The Plainswoman Noorinya had delivered Khatrene’s child in the Royal Shrine while Pagan had been busy attempting to resuscitate their dead king. Later Raiders had attacked and he had been forced to flee with Glimmer; yet true to the birthing taboos of her race, Noorinya had told no one the child’s gender. Not even its mother who had assumed the child was a son, as had they all because The Dark had told them it would be.
It seemed their spiritual leader was not only a murderous traitor, but his powers of divination were false also. The Dark had used his position to trick Khatrene into marrying him so he might father her child, the child prophecy had foretold would join the Four Worlds. What would his reaction be to the news that his prized progeny was not a son?
Yet before he could feel satisfaction at this, Pagan spared a thought for The Light and her Champion Talis, exiled to the Airworld of Atheyre with their dead king. They had no knowledge of whether Glimmer even lived, let alone that she was a girl.
‘So is it a problem that she’s not a boy?’ the woman asked, her voice challenging him even as it trembled. He had to admit he admired her bravado.
‘Only to me,’ Pagan replied with humility, still trying to win her confidence. ‘I was to teach him the ways of a warrior’
‘So a girl can’t be a warrior where you come from?’ The woman raised an eyebrow. ‘I see chauvinism is universal.’
Chauvinism. He had heard The Light use that word yet found no sense in it for himself. ‘There are woman warriors on Ennae,’ he said, and sharp to his mind came an image of Noorinya with her hard Plainsman body, her fierce eyes and her exotic scent. He had foolishly pursued Noorinya and had been rebuffed and humiliated for his trouble.
‘Are you blushing?’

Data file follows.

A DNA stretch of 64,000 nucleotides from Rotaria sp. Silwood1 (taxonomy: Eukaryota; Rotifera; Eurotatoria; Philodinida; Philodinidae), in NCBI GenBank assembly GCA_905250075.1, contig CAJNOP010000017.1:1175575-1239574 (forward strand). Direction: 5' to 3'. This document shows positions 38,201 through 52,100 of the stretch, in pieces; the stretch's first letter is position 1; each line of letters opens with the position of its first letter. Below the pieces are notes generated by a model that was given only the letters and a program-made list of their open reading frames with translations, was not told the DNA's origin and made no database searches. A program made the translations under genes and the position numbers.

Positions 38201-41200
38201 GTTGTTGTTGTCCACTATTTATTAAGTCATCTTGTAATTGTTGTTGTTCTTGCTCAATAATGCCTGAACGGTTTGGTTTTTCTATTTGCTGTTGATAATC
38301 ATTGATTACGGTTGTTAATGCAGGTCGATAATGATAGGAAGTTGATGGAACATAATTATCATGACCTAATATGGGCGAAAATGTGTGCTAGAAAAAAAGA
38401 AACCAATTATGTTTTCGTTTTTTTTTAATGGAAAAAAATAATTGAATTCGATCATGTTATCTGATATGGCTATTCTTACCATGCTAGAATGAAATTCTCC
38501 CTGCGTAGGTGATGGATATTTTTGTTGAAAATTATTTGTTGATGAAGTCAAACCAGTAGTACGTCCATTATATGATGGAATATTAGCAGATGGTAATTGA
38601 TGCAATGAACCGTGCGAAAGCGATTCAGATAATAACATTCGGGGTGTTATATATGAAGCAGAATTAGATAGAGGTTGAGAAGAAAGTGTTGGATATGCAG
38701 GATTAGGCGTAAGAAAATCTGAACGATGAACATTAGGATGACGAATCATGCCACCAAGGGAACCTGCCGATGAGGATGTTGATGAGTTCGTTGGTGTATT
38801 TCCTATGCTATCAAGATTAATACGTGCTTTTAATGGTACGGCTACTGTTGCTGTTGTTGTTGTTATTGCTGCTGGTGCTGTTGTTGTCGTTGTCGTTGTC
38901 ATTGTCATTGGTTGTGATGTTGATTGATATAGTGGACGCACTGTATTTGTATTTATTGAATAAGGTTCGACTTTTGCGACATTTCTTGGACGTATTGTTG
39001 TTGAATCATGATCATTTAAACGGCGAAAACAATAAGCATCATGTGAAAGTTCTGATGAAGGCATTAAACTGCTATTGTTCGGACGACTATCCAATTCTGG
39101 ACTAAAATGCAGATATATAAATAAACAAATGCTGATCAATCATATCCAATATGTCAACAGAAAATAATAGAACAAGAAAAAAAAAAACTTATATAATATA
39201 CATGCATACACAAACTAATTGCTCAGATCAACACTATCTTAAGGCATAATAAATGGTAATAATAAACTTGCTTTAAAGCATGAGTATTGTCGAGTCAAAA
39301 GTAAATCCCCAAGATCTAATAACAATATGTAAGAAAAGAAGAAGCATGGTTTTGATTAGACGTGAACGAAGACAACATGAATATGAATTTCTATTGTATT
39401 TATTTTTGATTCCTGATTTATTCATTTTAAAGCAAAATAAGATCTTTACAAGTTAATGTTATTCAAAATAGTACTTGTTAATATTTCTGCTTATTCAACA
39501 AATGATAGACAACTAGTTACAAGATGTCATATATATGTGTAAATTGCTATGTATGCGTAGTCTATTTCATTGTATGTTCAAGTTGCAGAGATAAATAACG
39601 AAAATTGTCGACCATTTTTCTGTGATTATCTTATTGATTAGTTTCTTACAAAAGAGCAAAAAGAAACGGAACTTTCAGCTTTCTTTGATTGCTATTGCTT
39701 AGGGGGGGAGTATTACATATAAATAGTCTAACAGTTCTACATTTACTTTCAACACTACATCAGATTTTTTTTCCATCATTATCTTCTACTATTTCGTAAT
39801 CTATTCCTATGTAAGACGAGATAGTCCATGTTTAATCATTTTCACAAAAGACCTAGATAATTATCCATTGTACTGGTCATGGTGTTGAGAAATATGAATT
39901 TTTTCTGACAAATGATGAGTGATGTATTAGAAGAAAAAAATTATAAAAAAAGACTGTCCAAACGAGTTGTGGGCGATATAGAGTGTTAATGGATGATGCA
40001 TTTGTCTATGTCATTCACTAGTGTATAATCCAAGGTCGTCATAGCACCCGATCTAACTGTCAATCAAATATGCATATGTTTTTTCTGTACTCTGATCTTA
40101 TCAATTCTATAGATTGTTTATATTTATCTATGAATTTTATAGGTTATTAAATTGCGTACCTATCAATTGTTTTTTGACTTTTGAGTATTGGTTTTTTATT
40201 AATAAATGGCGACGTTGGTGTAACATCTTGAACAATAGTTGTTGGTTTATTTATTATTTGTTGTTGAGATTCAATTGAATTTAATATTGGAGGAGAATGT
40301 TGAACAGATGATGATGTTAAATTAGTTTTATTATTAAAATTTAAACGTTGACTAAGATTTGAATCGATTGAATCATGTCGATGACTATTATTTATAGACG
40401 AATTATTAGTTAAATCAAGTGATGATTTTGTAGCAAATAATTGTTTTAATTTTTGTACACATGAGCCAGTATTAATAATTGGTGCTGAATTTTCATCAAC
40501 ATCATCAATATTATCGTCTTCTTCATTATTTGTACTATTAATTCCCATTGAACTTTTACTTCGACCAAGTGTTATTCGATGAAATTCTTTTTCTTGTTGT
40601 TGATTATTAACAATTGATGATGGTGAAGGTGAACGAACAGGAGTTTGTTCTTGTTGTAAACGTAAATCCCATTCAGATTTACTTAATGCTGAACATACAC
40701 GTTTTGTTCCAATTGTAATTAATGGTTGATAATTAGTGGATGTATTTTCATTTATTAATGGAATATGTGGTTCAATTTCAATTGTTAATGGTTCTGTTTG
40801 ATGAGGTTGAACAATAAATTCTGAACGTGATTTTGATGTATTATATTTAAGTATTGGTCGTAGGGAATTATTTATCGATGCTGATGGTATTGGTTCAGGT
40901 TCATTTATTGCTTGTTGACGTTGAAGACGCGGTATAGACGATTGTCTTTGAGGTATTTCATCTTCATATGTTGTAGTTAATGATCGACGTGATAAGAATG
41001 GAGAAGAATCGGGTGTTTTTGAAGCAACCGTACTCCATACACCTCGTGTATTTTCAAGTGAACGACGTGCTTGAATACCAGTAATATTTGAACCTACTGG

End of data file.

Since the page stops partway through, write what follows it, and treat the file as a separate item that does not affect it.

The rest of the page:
His eyes rose slowly to meet the woman’s which were curious rather than scorning and he wondered if his awkwardness had lessened her fear. He reminded himself that she did not know him at all. Just as he did not know her. Yet he felt he must trust her if Glimmer was to be properly cared for. He was safe from The Dark and his evil ambitions towards his own child. Yet what threat might endanger them here? Though his beliefs had always told him that Magoria was a world of illusion, The Light, who had lived here in exile, assured him that Magoria was very real and the dangers not to be underestimated.
‘Have you called any Guardsmen?’ he asked. Freshly out of his apprenticeship, this was Pagan’s first assignment as a warrior. He did not want his negligence or inexperience to endanger his charge. ‘The Ambulance you spoke of,’ he said.
‘I didn’t call anyone.’ They gazed at each other a moment before she added, ‘No one knows you’re here. You’re safe.’
Pagan glanced at the royal child in her arms before meeting her eyes again, appreciation in his own for the risk she took with them. He was an armed warrior. Albeit a weak one. Yet her compassion had overcome her fears. Khatrene’s recollections of her exile in Magoria had led Pagan to believe altruism was rare on this world. He should thank the Great Guardian for placing them in such caring hands.